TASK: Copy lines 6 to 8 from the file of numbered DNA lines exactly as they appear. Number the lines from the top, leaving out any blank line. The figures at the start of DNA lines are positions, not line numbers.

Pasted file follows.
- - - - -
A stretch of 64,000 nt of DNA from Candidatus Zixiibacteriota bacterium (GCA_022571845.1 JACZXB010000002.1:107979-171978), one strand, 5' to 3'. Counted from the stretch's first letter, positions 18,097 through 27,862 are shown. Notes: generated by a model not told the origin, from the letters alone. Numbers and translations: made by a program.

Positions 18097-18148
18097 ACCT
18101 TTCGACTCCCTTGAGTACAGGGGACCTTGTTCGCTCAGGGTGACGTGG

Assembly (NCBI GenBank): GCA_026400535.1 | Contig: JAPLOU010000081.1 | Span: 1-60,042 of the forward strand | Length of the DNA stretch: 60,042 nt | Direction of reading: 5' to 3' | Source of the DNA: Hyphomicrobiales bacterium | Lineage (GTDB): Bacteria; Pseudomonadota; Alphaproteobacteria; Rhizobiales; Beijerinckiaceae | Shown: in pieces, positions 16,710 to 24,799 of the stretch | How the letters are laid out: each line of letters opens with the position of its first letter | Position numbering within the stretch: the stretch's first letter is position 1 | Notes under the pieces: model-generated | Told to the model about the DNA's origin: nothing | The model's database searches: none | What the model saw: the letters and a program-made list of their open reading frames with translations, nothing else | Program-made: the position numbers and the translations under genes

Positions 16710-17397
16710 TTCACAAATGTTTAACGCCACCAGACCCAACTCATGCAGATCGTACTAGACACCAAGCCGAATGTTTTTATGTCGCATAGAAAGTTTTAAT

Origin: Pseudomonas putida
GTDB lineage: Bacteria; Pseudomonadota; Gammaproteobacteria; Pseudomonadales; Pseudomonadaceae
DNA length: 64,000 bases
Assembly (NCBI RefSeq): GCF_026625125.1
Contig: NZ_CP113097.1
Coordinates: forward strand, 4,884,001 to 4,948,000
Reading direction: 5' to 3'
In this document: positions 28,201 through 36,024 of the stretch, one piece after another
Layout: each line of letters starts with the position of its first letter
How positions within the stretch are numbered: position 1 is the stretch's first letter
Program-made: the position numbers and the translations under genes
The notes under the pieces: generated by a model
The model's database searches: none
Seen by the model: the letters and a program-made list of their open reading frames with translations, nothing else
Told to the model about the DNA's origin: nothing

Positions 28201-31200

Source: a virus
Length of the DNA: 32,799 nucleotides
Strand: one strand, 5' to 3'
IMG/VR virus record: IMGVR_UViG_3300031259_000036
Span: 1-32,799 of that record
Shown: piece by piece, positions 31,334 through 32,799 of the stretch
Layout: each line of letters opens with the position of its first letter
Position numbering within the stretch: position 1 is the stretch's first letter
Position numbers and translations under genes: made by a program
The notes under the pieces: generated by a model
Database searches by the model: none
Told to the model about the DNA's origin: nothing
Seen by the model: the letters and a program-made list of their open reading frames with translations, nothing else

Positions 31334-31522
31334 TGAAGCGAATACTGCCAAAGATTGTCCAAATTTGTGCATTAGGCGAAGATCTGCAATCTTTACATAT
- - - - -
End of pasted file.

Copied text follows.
Positions 16710-17397
16710 TTCACAAATGTTTAACGCCACCAGACCCAACTCATGCAGATCGTACTAGACACCAAGCCGAATGTTTTTATGTCGCATAGAAAGTTTTAAT

Origin: Pseudomonas putida